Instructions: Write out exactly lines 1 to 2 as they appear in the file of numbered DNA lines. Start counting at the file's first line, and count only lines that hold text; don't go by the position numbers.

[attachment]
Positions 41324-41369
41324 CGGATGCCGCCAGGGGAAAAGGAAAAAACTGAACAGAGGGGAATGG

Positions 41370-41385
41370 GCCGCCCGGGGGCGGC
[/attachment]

Positions 41324-41369
41324 CGGATGCCGCCAGGGGAAAAGGAAAAAACTGAACAGAGGGGAATGG